Learning Android: Authenticating with Twitter using OAuth

with 4 comments

I want to be able to get the tweets from my timeline into my app which means I need to authorise the app with Twitter using OAuth.

The last time I tried to authenticate using OAuth a couple of years ago was a bit of a failure but luckily this time Honza Pokorny has written a blog post explaining what to do.

I had to adjust the code a little bit from what’s written on his post so I thought I’d document what I’ve done.

We’re using the signpost library for which we need to download the following two jars and put them into the app’s ‘libs’ directory.

wget http://oauth-signpost.googlecode.com/files/signpost-commonshttp4-1.2.1.1.jar
wget http://oauth-signpost.googlecode.com/files/signpost-core-1.2.1.1.jar

I created a button that had to be clicked to fire the first step of OAuth authentication with twitter. The code looks like this:

public class MyActivity extends Activity {
  private String CALLBACKURL = "app://twitter";
  private String consumerKey = "TwitterConsumerKey";
  private String consumerSecret = "TwitterConsumerSecret";
 
  private OAuthProvider httpOauthprovider = new DefaultOAuthProvider("https://api.twitter.com/oauth/request_token", "https://api.twitter.com/oauth/access_token", "https://api.twitter.com/oauth/authorize");
  private CommonsHttpOAuthConsumer httpOauthConsumer = new CommonsHttpOAuthConsumer(consumerKey, consumerSecret);
 
  @Override
  public void onCreate(Bundle savedInstanceState) {
    super.onCreate(savedInstanceState);
 
    ImageButton oauth = (ImageButton) findViewById(R.id.oauth_button);
    oauth.setOnClickListener(new View.OnClickListener() {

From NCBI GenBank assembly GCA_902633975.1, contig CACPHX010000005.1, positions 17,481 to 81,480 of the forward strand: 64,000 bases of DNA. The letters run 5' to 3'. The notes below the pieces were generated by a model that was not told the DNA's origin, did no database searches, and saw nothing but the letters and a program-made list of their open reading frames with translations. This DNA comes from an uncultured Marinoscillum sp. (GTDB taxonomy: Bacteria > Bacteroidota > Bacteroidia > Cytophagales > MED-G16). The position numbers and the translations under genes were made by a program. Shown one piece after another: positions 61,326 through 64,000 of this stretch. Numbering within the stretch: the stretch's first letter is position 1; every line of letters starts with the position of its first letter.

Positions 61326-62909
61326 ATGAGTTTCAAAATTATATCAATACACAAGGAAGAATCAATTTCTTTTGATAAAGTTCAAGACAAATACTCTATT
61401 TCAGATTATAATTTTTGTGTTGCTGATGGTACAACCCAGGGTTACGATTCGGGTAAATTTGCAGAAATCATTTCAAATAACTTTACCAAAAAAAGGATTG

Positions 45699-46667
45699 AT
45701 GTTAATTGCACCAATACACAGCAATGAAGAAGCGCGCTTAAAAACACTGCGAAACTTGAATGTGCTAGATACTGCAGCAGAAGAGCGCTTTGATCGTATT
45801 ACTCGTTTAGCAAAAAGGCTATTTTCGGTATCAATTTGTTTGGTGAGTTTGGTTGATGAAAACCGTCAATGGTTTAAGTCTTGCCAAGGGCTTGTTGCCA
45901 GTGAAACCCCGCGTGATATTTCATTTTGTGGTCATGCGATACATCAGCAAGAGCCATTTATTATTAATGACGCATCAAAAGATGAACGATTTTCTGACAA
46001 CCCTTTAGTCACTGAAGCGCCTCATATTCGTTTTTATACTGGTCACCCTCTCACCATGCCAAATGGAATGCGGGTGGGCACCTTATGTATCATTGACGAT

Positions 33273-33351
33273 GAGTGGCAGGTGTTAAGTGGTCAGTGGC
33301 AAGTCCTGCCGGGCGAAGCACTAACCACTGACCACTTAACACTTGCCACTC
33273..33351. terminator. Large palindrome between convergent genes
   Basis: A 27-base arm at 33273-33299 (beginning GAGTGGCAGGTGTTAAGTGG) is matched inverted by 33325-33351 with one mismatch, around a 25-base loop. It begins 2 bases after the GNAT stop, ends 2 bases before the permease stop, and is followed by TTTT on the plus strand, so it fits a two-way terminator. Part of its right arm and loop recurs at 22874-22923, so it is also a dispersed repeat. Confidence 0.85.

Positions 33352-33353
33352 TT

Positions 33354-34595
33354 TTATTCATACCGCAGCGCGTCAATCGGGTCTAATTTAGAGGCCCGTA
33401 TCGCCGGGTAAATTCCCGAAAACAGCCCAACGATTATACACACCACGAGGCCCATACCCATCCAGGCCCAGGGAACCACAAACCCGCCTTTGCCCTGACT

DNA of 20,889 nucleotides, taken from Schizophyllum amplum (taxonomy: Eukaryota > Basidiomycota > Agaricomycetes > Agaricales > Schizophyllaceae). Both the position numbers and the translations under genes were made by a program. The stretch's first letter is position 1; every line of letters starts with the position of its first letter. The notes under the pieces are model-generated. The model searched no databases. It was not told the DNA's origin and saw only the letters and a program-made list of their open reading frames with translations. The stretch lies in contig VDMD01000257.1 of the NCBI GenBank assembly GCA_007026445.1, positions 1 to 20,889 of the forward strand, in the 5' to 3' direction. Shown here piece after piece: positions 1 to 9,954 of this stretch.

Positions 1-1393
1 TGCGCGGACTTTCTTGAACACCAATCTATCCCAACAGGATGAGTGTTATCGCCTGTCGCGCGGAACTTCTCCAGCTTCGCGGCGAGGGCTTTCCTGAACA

public void onClick(View v) {
        try {
          String authUrl = httpOauthprovider.retrieveRequestToken(httpOauthConsumer, CALLBACKURL);
          Intent intent = new Intent(Intent.ACTION_VIEW, Uri.parse(authUrl));
          v.getContext().startActivity(intent);
        } catch (Exception e) {
          Log.w("oauth fail", e);
          Toast.makeText(v.getContext(), e.getMessage(), Toast.LENGTH_LONG).show();
        }
      }
    });
  }
}

The CALLBACK URL is called by Twitter when the user authorises the application (and therefore the request token). Usually it would be a HTTP URL but in this case we need to define a special URL which gets handled by our application.

The consumerKey and consumerSecret are values assigned by Twitter for the application.

The definition of the callback URL in the manifest file looks like this:

<activity android:name="MyActivity" android:label="@string/app_name" android:launchMode="singleInstance">
  ...
  <intent-filter>
    <action android:name="android.intent.action.VIEW"/>
    <category android:name="android.intent.category.DEFAULT"/>
    <category android:name="android.intent.category.BROWSABLE"/>
    <data android:scheme="app" android:host="twitter" />
  </intent-filter>
</activity>

We can change app://twitter to be anything we want but it needs to match what’s defined in the data element in our manifest file.

I found that I needed to define Callback URL in my application’s settings on Twitter otherwise I ended up getting this error:

oauth.signpost.exception.OAuthCommunicationException: Communication with the service provider failed: https://api.twitter.com/oauth/request_token
        at oauth.signpost.AbstractOAuthProvider.retrieveToken(AbstractOAuthProvider.java:214)
        at oauth.signpost.AbstractOAuthProvider.retrieveRequestToken(AbstractOAuthProvider.java:69)
...
 Caused by: java.io.FileNotFoundException: https://api.twitter.com/oauth/request_token
        at org.apache.harmony.luni.internal.net.www.protocol.http.HttpURLConnectionImpl.getInputStream(HttpURLConnectionImpl.java:521)
        at org.apache.harmony.luni.internal.net.www.protocol.https.HttpsURLConnectionImpl.getInputStream(HttpsURLConnectionImpl.java:258)
        at oauth.signpost.basic.HttpURLConnectionResponseAdapter.getContent(HttpURLConnectionResponseAdapter.java:18)
        at oauth.signpost.AbstractOAuthProvider.handleUnexpectedResponse(AbstractOAuthProvider.java:228)
        at oauth.signpost.AbstractOAuthProvider.retrieveToken(AbstractOAuthProvider.java:189)

I ended up just setting my callback URL on Twitter to the URL of this blog. It doesn’t seem to matter what you put the URL as since it’s going to be overridden by our callback URL anyway but it does need to be set.

The callback then gets handled by the following code in MyActivity

public class MyActivity extends Activity {